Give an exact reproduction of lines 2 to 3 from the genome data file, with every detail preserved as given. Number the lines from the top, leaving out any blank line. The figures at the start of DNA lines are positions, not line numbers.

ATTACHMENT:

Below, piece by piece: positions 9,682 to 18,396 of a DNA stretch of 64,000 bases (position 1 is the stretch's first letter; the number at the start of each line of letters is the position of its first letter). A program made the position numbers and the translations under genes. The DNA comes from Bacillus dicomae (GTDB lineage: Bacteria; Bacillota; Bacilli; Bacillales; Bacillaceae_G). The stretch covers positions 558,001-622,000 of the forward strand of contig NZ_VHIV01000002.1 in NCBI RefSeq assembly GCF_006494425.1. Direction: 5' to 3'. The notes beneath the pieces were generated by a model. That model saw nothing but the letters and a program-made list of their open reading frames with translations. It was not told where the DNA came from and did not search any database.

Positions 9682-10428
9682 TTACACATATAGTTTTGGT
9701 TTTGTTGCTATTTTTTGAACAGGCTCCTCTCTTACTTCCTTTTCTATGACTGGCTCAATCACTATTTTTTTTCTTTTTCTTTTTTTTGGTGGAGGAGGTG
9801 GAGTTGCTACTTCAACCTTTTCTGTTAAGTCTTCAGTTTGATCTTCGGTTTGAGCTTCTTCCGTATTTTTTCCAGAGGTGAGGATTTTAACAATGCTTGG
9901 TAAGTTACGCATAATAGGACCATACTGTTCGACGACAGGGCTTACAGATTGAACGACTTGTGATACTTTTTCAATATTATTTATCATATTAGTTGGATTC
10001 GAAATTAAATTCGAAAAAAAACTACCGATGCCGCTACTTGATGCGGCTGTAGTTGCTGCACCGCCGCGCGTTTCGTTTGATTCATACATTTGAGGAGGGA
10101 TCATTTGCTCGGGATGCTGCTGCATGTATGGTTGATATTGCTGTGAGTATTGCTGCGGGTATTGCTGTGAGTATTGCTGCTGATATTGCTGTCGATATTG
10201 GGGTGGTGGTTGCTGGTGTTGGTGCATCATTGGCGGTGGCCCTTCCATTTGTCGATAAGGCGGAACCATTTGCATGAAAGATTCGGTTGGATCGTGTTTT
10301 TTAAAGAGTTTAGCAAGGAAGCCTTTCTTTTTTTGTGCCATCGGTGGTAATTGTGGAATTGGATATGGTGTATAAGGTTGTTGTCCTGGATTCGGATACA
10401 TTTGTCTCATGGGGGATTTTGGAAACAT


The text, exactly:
Positions 9682-10428
9682 TTACACATATAGTTTTGGT